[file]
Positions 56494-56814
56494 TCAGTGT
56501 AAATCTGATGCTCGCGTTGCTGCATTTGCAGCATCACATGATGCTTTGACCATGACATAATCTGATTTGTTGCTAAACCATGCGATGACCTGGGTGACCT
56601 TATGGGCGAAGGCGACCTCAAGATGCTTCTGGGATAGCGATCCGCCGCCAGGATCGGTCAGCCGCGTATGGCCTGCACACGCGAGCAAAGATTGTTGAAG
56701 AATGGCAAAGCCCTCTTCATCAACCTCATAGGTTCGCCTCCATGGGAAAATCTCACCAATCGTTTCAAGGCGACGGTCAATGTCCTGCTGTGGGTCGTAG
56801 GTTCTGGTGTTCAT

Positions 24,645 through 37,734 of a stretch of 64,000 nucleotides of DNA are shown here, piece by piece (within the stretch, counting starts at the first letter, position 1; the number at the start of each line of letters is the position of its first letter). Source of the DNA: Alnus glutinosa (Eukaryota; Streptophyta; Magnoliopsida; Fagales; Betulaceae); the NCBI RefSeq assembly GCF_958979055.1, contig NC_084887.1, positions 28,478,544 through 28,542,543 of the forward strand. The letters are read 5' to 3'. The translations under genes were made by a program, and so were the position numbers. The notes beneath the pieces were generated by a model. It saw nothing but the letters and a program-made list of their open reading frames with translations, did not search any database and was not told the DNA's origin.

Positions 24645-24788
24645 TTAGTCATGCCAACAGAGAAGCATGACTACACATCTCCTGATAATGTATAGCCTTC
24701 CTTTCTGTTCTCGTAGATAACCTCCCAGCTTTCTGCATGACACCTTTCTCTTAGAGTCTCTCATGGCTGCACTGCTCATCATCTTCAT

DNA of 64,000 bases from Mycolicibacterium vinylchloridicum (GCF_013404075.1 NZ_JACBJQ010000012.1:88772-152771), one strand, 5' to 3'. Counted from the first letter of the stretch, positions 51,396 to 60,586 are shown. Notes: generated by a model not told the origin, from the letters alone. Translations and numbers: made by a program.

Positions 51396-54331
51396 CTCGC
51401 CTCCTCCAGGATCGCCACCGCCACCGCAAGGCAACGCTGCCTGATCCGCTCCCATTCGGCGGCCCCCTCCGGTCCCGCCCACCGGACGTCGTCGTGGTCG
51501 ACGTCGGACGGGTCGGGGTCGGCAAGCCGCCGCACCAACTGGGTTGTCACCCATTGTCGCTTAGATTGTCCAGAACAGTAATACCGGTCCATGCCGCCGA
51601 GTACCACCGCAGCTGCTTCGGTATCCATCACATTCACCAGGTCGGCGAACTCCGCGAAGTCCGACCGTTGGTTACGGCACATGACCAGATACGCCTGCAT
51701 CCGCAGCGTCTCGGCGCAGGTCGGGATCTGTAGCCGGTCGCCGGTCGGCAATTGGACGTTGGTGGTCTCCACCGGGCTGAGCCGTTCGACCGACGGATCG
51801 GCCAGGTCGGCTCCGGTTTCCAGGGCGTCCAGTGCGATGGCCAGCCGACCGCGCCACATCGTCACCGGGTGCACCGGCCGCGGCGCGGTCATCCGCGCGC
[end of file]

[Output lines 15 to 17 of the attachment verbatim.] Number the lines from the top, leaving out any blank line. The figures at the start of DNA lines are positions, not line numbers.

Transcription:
51501 ACGTCGGACGGGTCGGGGTCGGCAAGCCGCCGCACCAACTGGGTTGTCACCCATTGTCGCTTAGATTGTCCAGAACAGTAATACCGGTCCATGCCGCCGA
51601 GTACCACCGCAGCTGCTTCGGTATCCATCACATTCACCAGGTCGGCGAACTCCGCGAAGTCCGACCGTTGGTTACGGCACATGACCAGATACGCCTGCAT
51701 CCGCAGCGTCTCGGCGCAGGTCGGGATCTGTAGCCGGTCGCCGGTCGGCAATTGGACGTTGGTGGTCTCCACCGGGCTGAGCCGTTCGACCGACGGATCG